If it’s true that the North remembers, then this season will be unforgettable for Canadians. A whole season with an all-Canadian division is a dream come true and it hits its crescendo this week as the playoffs begin. The Toronto Maple Leafs open with the Montreal Canadiens and the Edmonton Oilers take on the Winnipeg Jets.
The North divisional playoffs feature marquee players and historic franchises. What’s not to like? Unfortunately, there won’t be fans in any of the buildings to juice the intensity, but that doesn’t mean we aren’t going to be treated to good hockey.
Can Toronto get out of the first round? Can Connor McDavid and the Oilers break through? Is this the year the Jets put it all together?
We are about to find out.
Montreal Canadiens (4) versus Toronto Maple Leafs (1)
When: Game 1, Thursday, 4:30 Pacific, NHL Network
There are storylines abound in a matchup between two long-standing NHL traditional franchises that have not met in the playoffs since 1979 – two months before Toronto center Joe Thornton was born.
The pressure is on Toronto here. The Leafs are stacked, led by Auston Matthews (41 goals, 25 assists, 66 points), Mitch Marner (20g, 47a, 67pts), and John Tavares (19g, 31a, 50pts) Toronto can score with the best of them – the Leafs’ 187 goals led the North Division in scoring in the regular season.
Montreal started the season on fire but faded as it went along and ended up as the No. 4 seed. The Canadiens struggled with Toronto during the regular season with a 3-6-1 record.
They don’t have the scoring that the Maple Leafs feature and allowed more goals despite having better goalies, at least in theory. Carey Price (2.64 GAA, .901 SV) has been great over his career but split time with Jake Allen (2.68 GAA, .907 SV) as the goaltending was inconsistent.
Offensively, the Canadiens are led by offseason free agent pick up Tyler Toffoli (28g, 16a, 44 pts) along with Jeff Petry (12g, 30a, 30pts), and Nick Suzuki (15g, 26a, 41 pts). They will need everyone to be on their game if they hope to keep up with the high-flying Maple Leafs.
The Canadiens will need to score with the Maple Leafs if they want any shot of pulling the upset. Rookie Cole Caufield could help. Since joining Montreal at the end of the season the diminutive speedster scored four goals, including a couple of game-winners. Toronto used a merry-go-round of goalies this year thanks to injury. Frederik Andersen missed the latter half of the season and the Leafs will turn to Jack Campbell in Game 1. The one thing that could sink Toronto is suspect goaltending.
One of the common assumptions in trying to predict the Seattle Kraken Expansion route in goal is that Jake Allen will be the guy Ron Francis nabs from Montreal. Price has a hefty contract and a no-move clause and unless he waives that clause, Allen will be available. How much will he play in this series? He’s performed a tick better than Price during the season so the chances of him getting ice time here is high.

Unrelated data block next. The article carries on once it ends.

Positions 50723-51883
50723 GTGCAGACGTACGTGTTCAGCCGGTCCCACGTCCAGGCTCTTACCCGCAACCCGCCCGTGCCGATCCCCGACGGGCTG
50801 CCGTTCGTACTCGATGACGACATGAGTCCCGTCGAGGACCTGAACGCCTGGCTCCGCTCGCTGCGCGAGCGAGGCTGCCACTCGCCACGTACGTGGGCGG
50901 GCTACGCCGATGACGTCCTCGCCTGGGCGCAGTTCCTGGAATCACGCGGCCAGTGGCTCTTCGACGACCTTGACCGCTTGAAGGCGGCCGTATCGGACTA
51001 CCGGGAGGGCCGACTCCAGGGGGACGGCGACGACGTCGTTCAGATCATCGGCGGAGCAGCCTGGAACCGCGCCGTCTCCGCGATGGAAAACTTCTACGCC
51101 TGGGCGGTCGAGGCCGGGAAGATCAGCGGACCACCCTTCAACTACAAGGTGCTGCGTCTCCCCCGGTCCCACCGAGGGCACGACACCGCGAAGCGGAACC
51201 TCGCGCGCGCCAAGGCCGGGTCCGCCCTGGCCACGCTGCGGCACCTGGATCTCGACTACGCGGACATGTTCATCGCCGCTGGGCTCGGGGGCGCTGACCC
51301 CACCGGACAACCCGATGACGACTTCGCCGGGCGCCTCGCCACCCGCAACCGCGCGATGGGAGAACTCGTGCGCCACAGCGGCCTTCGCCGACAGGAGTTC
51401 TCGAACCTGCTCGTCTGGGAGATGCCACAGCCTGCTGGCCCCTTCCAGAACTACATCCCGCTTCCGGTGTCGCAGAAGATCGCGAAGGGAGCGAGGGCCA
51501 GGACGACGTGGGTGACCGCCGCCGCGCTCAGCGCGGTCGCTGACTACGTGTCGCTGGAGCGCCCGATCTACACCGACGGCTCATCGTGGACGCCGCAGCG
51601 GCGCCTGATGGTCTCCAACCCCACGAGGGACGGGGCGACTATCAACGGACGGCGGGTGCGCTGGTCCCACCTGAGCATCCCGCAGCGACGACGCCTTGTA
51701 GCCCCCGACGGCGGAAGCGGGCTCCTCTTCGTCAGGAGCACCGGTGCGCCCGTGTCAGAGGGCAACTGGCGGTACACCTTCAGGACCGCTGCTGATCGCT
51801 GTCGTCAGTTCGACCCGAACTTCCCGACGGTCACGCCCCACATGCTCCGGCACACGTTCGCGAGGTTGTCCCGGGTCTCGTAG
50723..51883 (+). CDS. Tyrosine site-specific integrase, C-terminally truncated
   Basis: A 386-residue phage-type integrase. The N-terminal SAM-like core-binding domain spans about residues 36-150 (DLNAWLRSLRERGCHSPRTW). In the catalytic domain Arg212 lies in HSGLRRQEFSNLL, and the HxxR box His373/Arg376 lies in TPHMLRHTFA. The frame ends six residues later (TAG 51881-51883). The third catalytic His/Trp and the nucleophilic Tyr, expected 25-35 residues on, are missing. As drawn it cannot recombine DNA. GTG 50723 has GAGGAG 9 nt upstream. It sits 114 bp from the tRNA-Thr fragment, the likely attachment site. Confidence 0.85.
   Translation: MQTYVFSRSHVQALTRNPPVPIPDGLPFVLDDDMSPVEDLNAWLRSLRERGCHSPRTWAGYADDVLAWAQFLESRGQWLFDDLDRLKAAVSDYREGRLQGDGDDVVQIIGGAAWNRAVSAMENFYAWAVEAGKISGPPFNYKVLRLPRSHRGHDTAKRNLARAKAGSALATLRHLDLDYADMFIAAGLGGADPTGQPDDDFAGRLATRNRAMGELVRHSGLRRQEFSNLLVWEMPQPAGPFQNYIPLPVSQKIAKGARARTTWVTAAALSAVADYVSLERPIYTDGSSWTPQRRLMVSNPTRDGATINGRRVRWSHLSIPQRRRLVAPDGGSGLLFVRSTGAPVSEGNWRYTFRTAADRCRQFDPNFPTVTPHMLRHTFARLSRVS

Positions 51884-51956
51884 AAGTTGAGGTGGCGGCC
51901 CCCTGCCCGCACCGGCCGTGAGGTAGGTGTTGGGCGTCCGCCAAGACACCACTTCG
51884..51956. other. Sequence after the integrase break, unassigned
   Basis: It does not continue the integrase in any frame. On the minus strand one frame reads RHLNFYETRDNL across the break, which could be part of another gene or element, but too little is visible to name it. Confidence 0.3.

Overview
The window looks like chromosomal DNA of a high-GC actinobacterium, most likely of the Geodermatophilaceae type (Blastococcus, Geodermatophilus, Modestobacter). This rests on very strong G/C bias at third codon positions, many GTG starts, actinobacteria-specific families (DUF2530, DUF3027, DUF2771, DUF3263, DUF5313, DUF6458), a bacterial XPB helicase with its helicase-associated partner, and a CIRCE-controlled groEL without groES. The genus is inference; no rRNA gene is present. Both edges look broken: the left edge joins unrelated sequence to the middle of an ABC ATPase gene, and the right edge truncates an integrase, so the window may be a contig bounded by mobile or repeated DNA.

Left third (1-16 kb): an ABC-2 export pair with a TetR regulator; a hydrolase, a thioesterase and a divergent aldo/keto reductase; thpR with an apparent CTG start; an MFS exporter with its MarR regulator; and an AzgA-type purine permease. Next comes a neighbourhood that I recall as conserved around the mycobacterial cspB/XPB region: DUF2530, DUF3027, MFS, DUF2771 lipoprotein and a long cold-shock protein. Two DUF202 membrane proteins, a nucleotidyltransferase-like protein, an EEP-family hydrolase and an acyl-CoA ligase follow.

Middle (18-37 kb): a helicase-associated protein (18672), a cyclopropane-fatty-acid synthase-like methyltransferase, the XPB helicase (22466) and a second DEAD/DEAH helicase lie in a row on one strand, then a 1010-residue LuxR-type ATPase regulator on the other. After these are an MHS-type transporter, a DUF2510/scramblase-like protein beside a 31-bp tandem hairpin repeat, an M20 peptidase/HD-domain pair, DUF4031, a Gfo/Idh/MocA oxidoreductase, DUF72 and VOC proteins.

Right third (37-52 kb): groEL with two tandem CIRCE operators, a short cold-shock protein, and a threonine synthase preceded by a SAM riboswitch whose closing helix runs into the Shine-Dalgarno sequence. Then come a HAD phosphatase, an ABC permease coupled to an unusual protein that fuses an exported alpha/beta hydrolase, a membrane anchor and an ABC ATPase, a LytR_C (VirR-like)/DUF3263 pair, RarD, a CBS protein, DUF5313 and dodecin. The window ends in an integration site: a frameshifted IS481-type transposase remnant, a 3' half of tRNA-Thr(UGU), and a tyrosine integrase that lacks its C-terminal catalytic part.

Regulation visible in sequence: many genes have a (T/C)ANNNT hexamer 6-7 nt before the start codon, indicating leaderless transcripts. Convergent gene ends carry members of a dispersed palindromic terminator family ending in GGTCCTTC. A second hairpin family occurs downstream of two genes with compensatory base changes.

Who’s winning this?
Toronto’s big three played well against Montreal in the regular season, combining for 35 points in the 10 head-to-head meetings. That’s deadly and if they average three points a game here it will lights out and the Leafs will win their first series in 17 years. Whether it’s Price or Allen, Montreal doesn’t have the firepower to score with the Leafs. This could be over quick: Toronto in five.
Winnipeg Jets (3) versus Edmonton Oilers (2)
When: Game 1, Wednesday, 6 pm Pacific, NBC
The temptation to refer to this series as the “Connor McDavid show” is strong because that’s pretty much what this season has been for the Oilers. We may have to invent new superlatives to describe what McDavid pulled off this year by piling up 105 points in just 56 games — 22 of those points came in nine games against the Jets. Obviously, he’ll be the key player in this series, but he’s not alone. On any other team, Leon Draisaitl (31g, 53a, 84pts) would be huge news but he’s been overshadowed. The Jets will be aware of him, however.
McDavid is the supernova in this series but it’s not like the Jets are devoid of offensive talent themselves. Mark Scheifele (21g, 42a, 63pts), Kyle Connor (26g, 24a, 50pts), and Nikolaj Ehlers (21g, 25a, 46 pts) are a formidable trio of scorers and will need to be on point against the Oilers.
On paper, the Jets have the edge in net with the reigning Vezina Trophy winner, Connor Hellebuyk (2.58 GAA, .916 SV) who will take on the challenge of slowing down the Oilers. Normally, that would inspire some confidence but in seven head-to-head games with the Oilers this season, Hellebyuk allowed 26 goals on a .877 save percentage. Yikes.
The Jets brought in Pierre-Luc Dubois this year and while he hasn’t been bad, he has not been the 2018-2019 version that scored 27 goals with Columbus. In 41 games with Winnipeg, he recorded 20 points and in a series where the Jets will need to get scoring from up and down the lineup, he needs to find his game if they want a shot.
The Oilers have interesting Expansion Draft options but a couple, Tyler Benson and Caleb Jones, may not see much playing time in this series, if any. Tyson Barrie had a good regular season for Edmonton and could be a free agent target for the Kraken.
Who’s winning this?
The Jets will need a full defensive effort to help Hellebyuk as well as all their players firing at a top level. They’re not going to be able to completely stop McDavid, but their best bet is to try and keep him from completely dominating and then holding on. Edmonton needs to ride McDavid and Draisaitl and not make too many mistakes. Look for the Oilers to move on to set up a big second-round tilt with the Maple Leafs. Oilers in five.